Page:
What if I put out in my blog I was was against semi sweet chocolate? That somewhere in the Levitical laws it was declared unclean and remains unclean to this day. So if you were to eat semi sweet chocolate you were to be condemned by God. Anyone seeing this post and liking semi sweet chocolate would feel judged and not likely walk into the doors of your church. While God has been prompting that person to go to church, we may have simply gotten in the way. Instead of working for the good of God and our church, we become a hinderance.
Lately I have noticed an increased amount of articles and blogs written about how we need to hold onto our faith stances. Whether those issues are sociological, theological, or whatever they may be. I do hold onto some deep theological stances whether they be about justice, the Bible, social issues, and a myriad of other issues. But I also realize that I am called to be a Pastor or the technical term for me within the Presbyterian Church, a Teaching Elder. In that I am called to be pastoral in how I apply my own personal beliefs. The world and our community is large and I doubt that we all agree on every issue. Why do we make some larger than others? Why must we agree on every issue beyond our essentials? We will not, but if we let the issues divide us then we have larger issues. Issues with our own community or lack or it, and our ability to reach those around us with the Gospel.
By coming out for or against semi sweet chocolate, I immediately endear my self to some colleagues and to others I am quite the opposite. This does not help in creating unity within our Presbytery or other circles. Many of us have experienced it. The looks or the unwilling to talk with other people with dissenting viewpoints. In the past couple years, there are colleagues that will not acknowledge me beyond a head nod simply because I am one of “them”. Too bad they do not know me, but I am categorized and moved on. I am not saying my semi sweet chocolate haters are right, but simply over a disagreement we have chosen not to have community with those that are in the same profession.
The outside world sees our infighting, and wonder why they should even enter a church that cannot get along with each other. Earlier I talked about how I am called to be a pastor. I am not called to be a pastor of those that agree with me. My primary job as a pastor is not to do the bulletin or make sure the Sanctuary is properly decorated. It is to follow the prompting of the Spirit to lead people to a deeper understanding of God and faith. By stating publicly that “I”, the pastor do not believe that semi sweet chocolate should be eaten we only further entrench those outsides thoughts about the church. Those thoughts are simple: we are judgmental and hypocritical. We as the church have not done a good job in trying to change this perception. I am not saying that we should not talk about our viewpoints of the tenants of our faith, but how do we do it. Is it done in a way that that divides or in a way that offers differing viewpoints in attitude of unity?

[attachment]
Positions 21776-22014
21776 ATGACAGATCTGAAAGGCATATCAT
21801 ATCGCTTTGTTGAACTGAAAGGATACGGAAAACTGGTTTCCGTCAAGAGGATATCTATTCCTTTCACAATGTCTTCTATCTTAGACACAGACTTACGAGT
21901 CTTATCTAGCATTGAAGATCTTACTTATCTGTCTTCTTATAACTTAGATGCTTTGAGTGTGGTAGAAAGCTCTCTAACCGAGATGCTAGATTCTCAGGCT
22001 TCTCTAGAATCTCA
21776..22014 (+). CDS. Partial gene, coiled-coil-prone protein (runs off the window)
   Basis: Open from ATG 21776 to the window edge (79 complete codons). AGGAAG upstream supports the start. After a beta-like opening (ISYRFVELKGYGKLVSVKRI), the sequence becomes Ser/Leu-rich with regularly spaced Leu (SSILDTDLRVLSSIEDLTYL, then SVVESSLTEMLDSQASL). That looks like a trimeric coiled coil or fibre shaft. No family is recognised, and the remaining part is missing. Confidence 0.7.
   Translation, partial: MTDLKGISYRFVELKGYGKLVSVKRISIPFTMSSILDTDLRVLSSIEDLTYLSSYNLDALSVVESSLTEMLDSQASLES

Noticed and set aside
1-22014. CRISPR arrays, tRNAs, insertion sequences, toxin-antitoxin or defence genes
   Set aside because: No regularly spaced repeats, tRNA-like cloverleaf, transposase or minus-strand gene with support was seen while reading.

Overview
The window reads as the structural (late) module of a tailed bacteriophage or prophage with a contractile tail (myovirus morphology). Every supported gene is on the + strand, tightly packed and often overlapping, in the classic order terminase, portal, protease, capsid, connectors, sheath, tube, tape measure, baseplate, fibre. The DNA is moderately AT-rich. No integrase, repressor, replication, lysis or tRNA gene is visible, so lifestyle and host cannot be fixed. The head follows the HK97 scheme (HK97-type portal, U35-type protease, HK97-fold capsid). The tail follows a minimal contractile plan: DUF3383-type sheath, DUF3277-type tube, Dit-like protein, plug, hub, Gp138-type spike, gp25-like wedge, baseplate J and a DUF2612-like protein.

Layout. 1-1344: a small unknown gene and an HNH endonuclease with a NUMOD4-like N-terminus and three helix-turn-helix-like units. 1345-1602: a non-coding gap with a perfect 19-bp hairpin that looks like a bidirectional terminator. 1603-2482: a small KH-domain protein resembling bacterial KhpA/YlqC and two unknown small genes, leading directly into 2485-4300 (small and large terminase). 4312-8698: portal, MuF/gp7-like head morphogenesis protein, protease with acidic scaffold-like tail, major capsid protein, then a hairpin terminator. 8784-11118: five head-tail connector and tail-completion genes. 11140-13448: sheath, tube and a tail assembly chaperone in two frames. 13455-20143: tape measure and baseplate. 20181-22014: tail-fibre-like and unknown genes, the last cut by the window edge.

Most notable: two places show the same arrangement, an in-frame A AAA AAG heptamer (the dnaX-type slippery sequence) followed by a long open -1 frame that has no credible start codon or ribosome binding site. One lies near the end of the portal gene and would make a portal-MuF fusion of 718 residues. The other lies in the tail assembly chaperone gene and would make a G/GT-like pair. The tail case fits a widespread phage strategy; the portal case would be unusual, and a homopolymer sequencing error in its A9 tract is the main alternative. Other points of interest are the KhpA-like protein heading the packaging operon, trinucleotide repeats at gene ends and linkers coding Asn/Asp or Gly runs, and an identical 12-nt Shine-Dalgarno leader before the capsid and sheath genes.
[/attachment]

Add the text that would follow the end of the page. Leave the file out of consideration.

I am grateful that I have found a community both locally and larger that sees me as who I am and not for my stances. I can look around the table, Facebook group, or prayer letter and see differing chocolate views but sense unity around it. While we may disagree on some issues; we care and want the best for each other.
All this talk about chocolate is making my sweet tooth take over.
It seems everywhere we look there is conflict. This past week I saw a number of my friends change their Facebook profile in support of marriage equality. As many supported it, there were others that did not. As I scanned through my newsfeed at times each others “passions” turned very personal. An “us vs. them” mentality emerged on both sides.
While the marriage equality issue was raised this week, it was not the only issue that raised an “us vs. them” mentality. Some of the issues might have been over people’s right, a decision, or a change in course in business. Which makes this conflict more than a simple issue, as it can enter into our relationships in a local or national. Recently our Session spent some time discussing the issue of conflict or rather what to do when conflict arises. I remember many in the room discussing that we would not have conflict, but as we work to transform and engage in outreach opportunities… it will arise.
As our staff and Session work on transformation, the key word is “change”. No one really likes change and inevitably it causes conflict. Too easy situations can turn into a “us vs. them”. While our church has often talked about the need to be unified through this process, it does not necessarily happen all the time. When an issue is not addressed or defused it can easily jump in the stages of conflict. Truly I do not believe that our church is to sit idly by, rather we are to be innovative and creative in what our church is to be a part of. On the other hand, are we willing to engage in conflict? It is a hard decision for any Pastoral leadership team or Session to want to make.